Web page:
MINISTER OF EDUCATION, UNICEF AND PARTNERS LAUNCH 3-YEAR EDUCATION CANNOT WAIT PROGRAMME IN PERU
Lima, March 2021 – “On behalf of the Government of Peru, I would like to thank the commitment of the United Nations, partner governments such as Canada and civil society organizations for working together on the challenges we face in education, especially those that involve the most disadvantaged children and adolescents, such as migrants”, with these words, Peru´s Minister of Education Ricardo Cuenca welcomed the of the Education Cannot Wait (ECW) Programme, which seeks to respond to the challenges of education in emergencies.
ECW is a global fund dedicated to education in emergencies. “We first worked with ECW in 2019 to respond to the Venezuelan migration crisis and now we are starting a multi-year development programme that will allow us to directly reach the migrant population settled in Lima and the region of La Libertad,” said Ana de Mendoza, UNICEF Representative in Peru.
The multi-year programme called “Promoting Inclusive Education with equal opportunities for migrant and refugee children and adolescents in host communities in Peru” will be implemented from 2021 to 2023. The goal is to improve the education of 30,000 migrant? children, adolescents and their families. The programme starts with a “seed” fund of US$ 7,400,000 and is expected to raise, by the end of the project, a total of US$ 13 million.
Igor Garafulic, United Nations Resident Coordinator in Peru noted that the focus of this multi-year programme is the social integration of refugees and migrants, including the full inclusion of children and adolescents in quality education. “We welcome efforts to open doors for them. The evidence we have from before the pandemic confirms that migration has had a positive impact and can have an even greater positive impact on our economy and our society.”
As the project launch coincided with the celebration of International Women’s Day, Minister Cuenca highlighted that migrant girls and adolescents face a triple challenge to stay in school: “They must ask for permission to study because many times there are no conditions for them to keep doing so; they have to try to insert themselves into spaces that are not theirs; and, finally, they must break with cultural norms that tell them that what is different is scary”.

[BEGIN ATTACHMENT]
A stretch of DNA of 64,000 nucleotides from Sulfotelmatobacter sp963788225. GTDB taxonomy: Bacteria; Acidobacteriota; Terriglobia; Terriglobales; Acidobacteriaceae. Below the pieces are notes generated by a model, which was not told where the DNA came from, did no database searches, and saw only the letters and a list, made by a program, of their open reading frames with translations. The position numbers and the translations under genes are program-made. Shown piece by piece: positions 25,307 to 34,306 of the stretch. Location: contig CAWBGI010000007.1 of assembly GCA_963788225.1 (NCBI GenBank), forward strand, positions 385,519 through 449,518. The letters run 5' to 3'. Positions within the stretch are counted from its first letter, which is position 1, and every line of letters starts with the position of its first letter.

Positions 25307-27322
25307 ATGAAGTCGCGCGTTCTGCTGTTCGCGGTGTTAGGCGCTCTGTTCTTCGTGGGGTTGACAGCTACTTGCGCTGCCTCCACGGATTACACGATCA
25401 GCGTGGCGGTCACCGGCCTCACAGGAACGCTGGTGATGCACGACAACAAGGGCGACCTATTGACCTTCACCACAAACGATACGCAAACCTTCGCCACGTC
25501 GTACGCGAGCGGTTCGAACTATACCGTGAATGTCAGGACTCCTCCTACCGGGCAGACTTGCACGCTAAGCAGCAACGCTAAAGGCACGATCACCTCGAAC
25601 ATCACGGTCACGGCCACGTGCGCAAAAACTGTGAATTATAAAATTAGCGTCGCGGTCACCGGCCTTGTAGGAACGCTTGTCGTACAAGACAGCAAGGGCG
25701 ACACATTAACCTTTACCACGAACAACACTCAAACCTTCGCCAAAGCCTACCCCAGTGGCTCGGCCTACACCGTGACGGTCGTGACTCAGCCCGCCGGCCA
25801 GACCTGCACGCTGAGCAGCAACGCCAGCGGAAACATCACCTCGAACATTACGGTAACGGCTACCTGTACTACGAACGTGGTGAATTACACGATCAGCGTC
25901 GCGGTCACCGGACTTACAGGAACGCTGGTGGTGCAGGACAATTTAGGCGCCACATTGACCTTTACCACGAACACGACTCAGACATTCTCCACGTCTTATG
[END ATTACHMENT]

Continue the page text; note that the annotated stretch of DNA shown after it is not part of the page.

Ralph Jansen, Ambassador of Canada to Peru, stated that interventions such as this one must have a clear gender approach: “This approach guarantees the fulfillment of other rights and helps to guarantee a dignified life. Everything done for the benefit of migrant children and adolescents has an impact on their emotional health, and this is a fundamental aspect in this intervention”.
The project has five expected outcomes. The first is to achieve better access to an inclusive and quality education, the second is staying in the educational system. The third objective is to develop life skills and socio-emotional capabilities. The fourth is that authorities and officials improve decision-making on access and educational inclusion based on available data and evidence. Finally, the ECW project seeks to promote the mobilization of resources.
This new multi-year ECW programme was designed by a working group made up of the Ministry of Education, RET, Plan International, Save the Children, UNESCO and UNICEF. By joint agreement, UNICEF has led the programme since 4 January 2021. The Steering Committee is made up of the Ministry of Education, the Embassy of Canada, the UN Resident Coordinator’s Office and the Roundtable for the Fight against Poverty.
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